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UNITED STATES
SECURITIES AND EXCHANGE COMMISSION
Washington, D.C. 20549
SCHEDULE 14A
Proxy Statement Pursuant to Section 14(a) of
the Securities Exchange Act of 1934 (Amendment No.          )
Filed by the Registrant ☒
Filed by a Party other than the Registrant ☐
Check the appropriate box:
Preliminary Proxy Statement
Confidential, for Use of the Commission Only (as permitted by Rule 14a-6(e)(2))
Definitive Proxy Statement
Definitive Additional Materials
Soliciting Material under §240.14a-12
ESPERION THERAPEUTICS, INC.
(Name of Registrant as Specified In Its Charter)

 (Name of Person(s) Filing Proxy Statement, if other than the Registrant)


Payment of Filing Fee (Check all boxes that apply):
 No fee required.
 Fee paid previously with preliminary materials.
 Fee computed on table in exhibit required by Item 25(b) per Exchange Act Rules 14a-6(i)(1) and 0-11



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April 14, 2022
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To Our Stockholders:

You are cordially invited to attend the 2022 Annual Meeting of Stockholders of Esperion Therapeutics, Inc. on Thursday, May 26, 2022, at 8:00 a.m. Eastern Time (the "Annual Meeting") to be held as a virtual meeting, which you will be able to attend, vote and submit your questions, at www.virtualshareholdermeeting.com/ESPR2022.

The Notice of 2022 Annual Meeting of Stockholders and the Proxy Statement contain details of the business to be conducted at the Annual Meeting and information you should consider when you vote your shares.
At the Annual Meeting, the agenda includes (1) the election of three directors, (2) the approval, by non-binding advisory vote, of the compensation of our named executive officers, (3) the recommendation, by non-binding vote, of the frequency of future, non-binding advisory votes on the compensation of our named executive officers, (4) the ratification of the appointment of Ernst & Young LLP as our independent registered public accounting firm for the fiscal year ending December 31, 2022, (5) the approval of the Esperion Therapeutics, Inc. 2022 Stock Option and Incentive Plan ("the Plan"), (6) to amend the Company's Amended and Restated Certificate of Incorporation ("Charter") to increase the authorized shares of common stock from 120,000,000 to 240,000,000; and (7) to transact any other business that properly comes before the Annual Meeting. The Board of Directors unanimously recommends that you vote FOR the election of each director nominee, FOR the advisory resolutions approving the compensation of our named executive officers, FOR the ratification of the appointment of Ernst & Young LLP, FOR the approval of the Plan, FOR the amendment of our Charter, and for the proposed recommendation on the frequency of future advisory votes on the compensation of our named executive officers EVERY ONE YEAR.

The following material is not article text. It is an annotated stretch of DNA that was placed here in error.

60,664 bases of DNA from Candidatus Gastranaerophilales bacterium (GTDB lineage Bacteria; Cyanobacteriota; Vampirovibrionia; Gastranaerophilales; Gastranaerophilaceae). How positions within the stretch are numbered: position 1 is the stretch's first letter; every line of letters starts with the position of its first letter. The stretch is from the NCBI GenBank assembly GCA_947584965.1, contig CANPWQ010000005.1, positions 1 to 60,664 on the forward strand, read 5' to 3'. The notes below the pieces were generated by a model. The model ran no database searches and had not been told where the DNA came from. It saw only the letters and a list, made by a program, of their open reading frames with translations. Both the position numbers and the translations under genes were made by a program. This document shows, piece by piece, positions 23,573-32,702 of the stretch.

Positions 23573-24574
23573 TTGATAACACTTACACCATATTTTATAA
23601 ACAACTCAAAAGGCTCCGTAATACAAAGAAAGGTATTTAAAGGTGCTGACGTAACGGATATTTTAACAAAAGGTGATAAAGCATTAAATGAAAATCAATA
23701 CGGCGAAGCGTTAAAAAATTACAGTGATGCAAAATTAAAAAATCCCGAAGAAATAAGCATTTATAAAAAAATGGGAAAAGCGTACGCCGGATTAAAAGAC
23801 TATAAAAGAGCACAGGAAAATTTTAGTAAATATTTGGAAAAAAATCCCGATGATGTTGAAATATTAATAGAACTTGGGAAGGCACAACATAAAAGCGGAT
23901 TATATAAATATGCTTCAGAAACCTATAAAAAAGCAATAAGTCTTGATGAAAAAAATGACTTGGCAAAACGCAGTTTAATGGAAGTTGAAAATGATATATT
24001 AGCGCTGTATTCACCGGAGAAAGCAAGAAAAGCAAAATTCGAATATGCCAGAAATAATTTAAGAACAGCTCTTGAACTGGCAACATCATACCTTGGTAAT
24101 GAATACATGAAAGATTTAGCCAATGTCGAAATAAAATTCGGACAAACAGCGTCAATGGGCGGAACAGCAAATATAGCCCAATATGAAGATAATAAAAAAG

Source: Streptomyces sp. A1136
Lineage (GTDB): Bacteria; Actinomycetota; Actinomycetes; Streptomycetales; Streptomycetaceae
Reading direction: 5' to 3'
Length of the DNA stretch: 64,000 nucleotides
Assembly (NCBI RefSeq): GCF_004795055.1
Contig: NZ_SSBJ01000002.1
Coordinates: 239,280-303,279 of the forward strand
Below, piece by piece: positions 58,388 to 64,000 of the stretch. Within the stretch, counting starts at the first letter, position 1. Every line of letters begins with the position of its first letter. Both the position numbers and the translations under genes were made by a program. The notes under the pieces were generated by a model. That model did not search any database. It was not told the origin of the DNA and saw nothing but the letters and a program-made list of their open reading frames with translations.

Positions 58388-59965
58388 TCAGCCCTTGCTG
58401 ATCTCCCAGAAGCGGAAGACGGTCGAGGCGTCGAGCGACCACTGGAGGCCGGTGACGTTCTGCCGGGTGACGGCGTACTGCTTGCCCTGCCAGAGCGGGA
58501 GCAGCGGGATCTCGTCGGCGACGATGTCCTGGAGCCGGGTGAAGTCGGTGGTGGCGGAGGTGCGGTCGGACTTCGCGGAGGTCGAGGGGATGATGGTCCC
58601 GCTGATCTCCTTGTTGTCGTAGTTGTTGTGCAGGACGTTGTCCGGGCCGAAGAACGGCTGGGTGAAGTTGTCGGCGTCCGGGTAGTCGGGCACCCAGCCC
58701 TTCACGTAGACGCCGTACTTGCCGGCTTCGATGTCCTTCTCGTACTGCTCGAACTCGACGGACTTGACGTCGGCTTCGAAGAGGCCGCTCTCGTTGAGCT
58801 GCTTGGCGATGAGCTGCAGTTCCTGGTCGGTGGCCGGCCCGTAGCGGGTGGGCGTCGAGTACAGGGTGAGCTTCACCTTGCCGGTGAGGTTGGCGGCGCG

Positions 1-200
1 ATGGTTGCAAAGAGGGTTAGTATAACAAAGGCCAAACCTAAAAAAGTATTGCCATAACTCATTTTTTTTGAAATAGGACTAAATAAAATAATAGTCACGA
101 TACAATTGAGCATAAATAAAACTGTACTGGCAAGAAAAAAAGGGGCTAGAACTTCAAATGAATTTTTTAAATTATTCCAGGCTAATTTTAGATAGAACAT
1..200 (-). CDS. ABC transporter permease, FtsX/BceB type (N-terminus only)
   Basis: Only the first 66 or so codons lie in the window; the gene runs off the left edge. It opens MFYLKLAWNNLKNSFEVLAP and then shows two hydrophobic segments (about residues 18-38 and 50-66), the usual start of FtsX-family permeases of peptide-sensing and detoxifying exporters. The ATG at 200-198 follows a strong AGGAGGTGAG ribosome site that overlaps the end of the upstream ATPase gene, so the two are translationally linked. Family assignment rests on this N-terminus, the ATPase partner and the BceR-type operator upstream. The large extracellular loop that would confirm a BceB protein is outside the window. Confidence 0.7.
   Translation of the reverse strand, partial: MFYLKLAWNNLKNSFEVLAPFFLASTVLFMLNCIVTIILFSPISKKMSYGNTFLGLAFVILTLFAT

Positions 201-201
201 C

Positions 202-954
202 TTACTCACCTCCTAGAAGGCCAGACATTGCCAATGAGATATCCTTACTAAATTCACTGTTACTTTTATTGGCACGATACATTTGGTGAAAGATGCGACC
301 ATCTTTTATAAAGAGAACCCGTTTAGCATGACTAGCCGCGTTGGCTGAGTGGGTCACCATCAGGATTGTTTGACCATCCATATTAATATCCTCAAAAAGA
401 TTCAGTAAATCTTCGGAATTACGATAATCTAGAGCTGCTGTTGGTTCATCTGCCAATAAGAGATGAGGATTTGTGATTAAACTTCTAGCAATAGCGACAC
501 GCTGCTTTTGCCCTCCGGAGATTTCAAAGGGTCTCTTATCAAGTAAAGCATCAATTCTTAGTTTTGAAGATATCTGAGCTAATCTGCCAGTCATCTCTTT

Whether or not you attend the Annual Meeting, it is important that your shares be represented and voted at the meeting. Therefore, I urge you to promptly vote by submitting your proxy via the Internet at the address listed on the proxy card or by signing, dating, and returning the enclosed proxy card in the enclosed envelope. If you decide to attend the Annual Meeting, you will be able to vote in person, even if you have previously submitted your proxy.
On behalf of our Board of Directors, I would like to express our appreciation for your continued interest in the affairs of Esperion Therapeutics, Inc. I look forward to speaking with as many of our stockholders as possible at the Annual Meeting.
  
Sincerely,
  
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Sheldon L. Koenig
President and Chief Executive Officer






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Esperion Therapeutics, Inc.
3891 Ranchero Drive, Suite 150
Ann Arbor, MI 48108
NOTICE OF 2022 ANNUAL MEETING OF STOCKHOLDERS
TIME: 8:00 a.m., Eastern Time, on Thursday, May 26, 2022
PLACE: Virtually at www.virtualshareholdermeeting.com/ESPR2022, where you can attend the meeting and submit your questions during the meeting.
PURPOSES: 

To elect three Class III directors, Alan Fuhrman, Jay Shepard and Seth H.Z. Fischer to hold office until the 2025 Annual Meeting of Stockholders and until their successors are duly elected and qualified, subject to their earlier resignation or removal;

To approve, on a non-binding advisory basis, the compensation of our named executive officers;
To hold a stockholder advisory vote to determine the frequency of future stockholder advisory votes on the compensation of our named executive officers;